behavior, safety, technology, teenager

Kids and Technology: What’s a Parent To Do?

How much time do your kids spend on

electronic devices? If you answered “a lot.”  

You are not alone.


It is probably very difficult to turn them away from those screens. Lets all admit it. We are all mesmerized by these devices in some way shape or form. We are glued to our phones! Some of us won’t hesitate to check status updates and game scores between bites at the dinner table. It is often an easy fix to hand our children an electronic device to calm them down, get some more time for ourselves or just so you don’t have to hear them complaining that they are bored. I have been there! I get it! I am a mom too.

Researchers these days are astounded by what they are finding with excessive usage and how it is having such negative effects for our children. They are finding that there are changes in early learning and development due to the reliance of the interactive technology. The overuse of technology is literally changing a person’s brain development. I for one have to admit that I have a very addicted 13-year-old son and writing this article has given me much insight in ways to help him as well and make sure that he is staying as safe as possible.

According to the American Academy of Pediatrics no child should have more than 2 hours of digital recreation a day and no child under 2 should have any technology at all. The reality on the other hand is scary. In 2014 a study in the journal of Clinical Pediatrics found that half of US kids ages 6-18 far exceed the two-hour limit including nearly 16% exceeding more than 4 hours.

It’s easy to fall into the trap of using your phone as a crutch to pacify your kids as you wait in line, use the multimedia in your car even on a short drive to school, but as you do that you undermine your kids’ ability to self soothe or entertain themselves. As they get older, they look to that same technology to fill the gaps, every moment of downtime, and then fill every moment period.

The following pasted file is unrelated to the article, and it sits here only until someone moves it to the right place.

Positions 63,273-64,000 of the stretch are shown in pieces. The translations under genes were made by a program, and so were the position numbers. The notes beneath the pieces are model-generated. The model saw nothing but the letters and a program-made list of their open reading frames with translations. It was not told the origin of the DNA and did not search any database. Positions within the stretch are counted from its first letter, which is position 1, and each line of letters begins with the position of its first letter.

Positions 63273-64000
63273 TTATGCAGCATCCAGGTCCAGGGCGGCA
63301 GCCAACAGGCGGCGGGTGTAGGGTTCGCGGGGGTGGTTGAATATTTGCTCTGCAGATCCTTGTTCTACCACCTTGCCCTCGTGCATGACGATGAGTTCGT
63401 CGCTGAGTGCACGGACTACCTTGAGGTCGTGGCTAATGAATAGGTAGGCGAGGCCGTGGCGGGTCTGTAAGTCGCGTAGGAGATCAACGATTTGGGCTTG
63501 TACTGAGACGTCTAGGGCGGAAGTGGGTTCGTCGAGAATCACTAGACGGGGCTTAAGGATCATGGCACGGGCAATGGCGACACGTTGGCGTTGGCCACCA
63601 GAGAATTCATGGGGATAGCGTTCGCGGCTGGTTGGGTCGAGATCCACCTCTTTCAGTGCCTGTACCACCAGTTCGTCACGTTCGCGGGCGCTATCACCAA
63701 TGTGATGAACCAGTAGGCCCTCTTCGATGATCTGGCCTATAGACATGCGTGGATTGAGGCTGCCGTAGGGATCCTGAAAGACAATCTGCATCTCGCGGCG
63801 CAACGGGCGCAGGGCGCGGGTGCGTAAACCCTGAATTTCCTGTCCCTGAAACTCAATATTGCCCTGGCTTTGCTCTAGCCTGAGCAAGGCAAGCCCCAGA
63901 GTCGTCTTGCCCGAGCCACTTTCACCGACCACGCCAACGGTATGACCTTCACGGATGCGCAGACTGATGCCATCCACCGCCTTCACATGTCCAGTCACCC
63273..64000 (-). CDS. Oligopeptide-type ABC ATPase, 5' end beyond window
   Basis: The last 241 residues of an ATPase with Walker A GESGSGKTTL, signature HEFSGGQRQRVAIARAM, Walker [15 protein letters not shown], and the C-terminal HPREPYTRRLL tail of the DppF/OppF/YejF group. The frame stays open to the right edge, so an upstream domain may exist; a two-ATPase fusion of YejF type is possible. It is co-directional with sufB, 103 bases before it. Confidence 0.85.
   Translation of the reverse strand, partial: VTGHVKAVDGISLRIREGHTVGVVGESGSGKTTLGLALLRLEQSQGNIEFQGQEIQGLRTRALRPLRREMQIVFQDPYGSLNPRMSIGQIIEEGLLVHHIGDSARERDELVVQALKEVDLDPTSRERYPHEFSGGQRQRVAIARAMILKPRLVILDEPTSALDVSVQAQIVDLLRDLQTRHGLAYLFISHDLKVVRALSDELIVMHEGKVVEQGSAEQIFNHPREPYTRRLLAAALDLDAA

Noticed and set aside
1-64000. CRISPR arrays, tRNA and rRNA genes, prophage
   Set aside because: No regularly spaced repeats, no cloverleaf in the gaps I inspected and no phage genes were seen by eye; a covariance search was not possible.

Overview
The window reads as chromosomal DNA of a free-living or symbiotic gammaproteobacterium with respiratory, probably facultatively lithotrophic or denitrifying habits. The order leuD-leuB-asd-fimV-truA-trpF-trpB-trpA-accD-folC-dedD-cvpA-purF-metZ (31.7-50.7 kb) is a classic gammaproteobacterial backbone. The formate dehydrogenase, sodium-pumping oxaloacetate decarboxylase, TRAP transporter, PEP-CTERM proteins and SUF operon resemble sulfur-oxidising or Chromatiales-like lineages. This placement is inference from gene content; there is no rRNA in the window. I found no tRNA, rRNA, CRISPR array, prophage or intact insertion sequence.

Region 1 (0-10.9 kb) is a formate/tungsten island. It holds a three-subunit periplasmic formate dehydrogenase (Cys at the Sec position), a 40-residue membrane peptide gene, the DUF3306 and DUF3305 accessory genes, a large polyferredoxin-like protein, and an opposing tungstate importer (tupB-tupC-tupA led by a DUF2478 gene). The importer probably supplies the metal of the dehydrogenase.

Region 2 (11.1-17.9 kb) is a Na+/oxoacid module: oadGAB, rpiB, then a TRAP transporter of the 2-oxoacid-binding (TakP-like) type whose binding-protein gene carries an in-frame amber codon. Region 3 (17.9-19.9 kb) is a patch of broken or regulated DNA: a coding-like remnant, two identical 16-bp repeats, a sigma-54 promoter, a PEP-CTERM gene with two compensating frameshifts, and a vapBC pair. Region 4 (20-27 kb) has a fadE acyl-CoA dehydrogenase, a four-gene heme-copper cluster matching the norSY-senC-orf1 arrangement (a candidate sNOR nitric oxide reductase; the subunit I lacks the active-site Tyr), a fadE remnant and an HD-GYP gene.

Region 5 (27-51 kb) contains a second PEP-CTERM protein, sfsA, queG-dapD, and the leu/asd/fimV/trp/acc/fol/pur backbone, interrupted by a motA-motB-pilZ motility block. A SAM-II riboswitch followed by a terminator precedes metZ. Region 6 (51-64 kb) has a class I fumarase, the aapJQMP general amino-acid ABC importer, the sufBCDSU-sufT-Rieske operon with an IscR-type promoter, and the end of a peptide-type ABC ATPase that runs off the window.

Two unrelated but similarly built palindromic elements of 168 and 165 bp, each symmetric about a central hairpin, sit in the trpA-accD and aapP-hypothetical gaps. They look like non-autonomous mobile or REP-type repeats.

We as parents also role model behavior that makes it hard to set limits for kids. They see us constantly check our phones, ‘working’ on our laptops or tablets, and our kids sometimes have to remind us that they are trying to get our attention.

We are now understanding that the reinforcement we get from checking and rechecking our social media feeds for example, stimulates the same areas of the brain that sugar or opioids do which for some people can become addictive.

How can you tell if you or your child is becoming addicted to your device?

  1. Less interested in other activities: in the case of your kids, when offered the choice of playing on a device or playing a game or going outside with friends they choose the device. In your case, you choose your device when your kids are trying to tell you about their day at school or your spouse is having a conversation with you.
  2. Constantly looking for the next time on the device/preoccupied with it: For your kids, negotiating constantly about when they can get back on the computer, talking about the game, video, etc. despite others lack of interest. For you, being more interested in getting the photo right for Instagram than enjoying the moment, checking back after you’ve posted on SnapChat to see who viewed your story even when your kids are right there still enjoying the event, feeling a little lost or uncomfortable when halfway through a movie you realize you haven’t checked your social media.
  3. Argumentative/Angry/Depressed when you bring up screen use: For kids or you, more than just a normal kid (or adult) being annoyed when you bring up stuff, this upset is intense and the type of response that can be explosive. Extensive and intense feelings of justification and protection of the behavior are generated and expressed to the point that the person who initiated the conversation feels attacked. Often after the exchange, the person with the problem feels bad/depressed.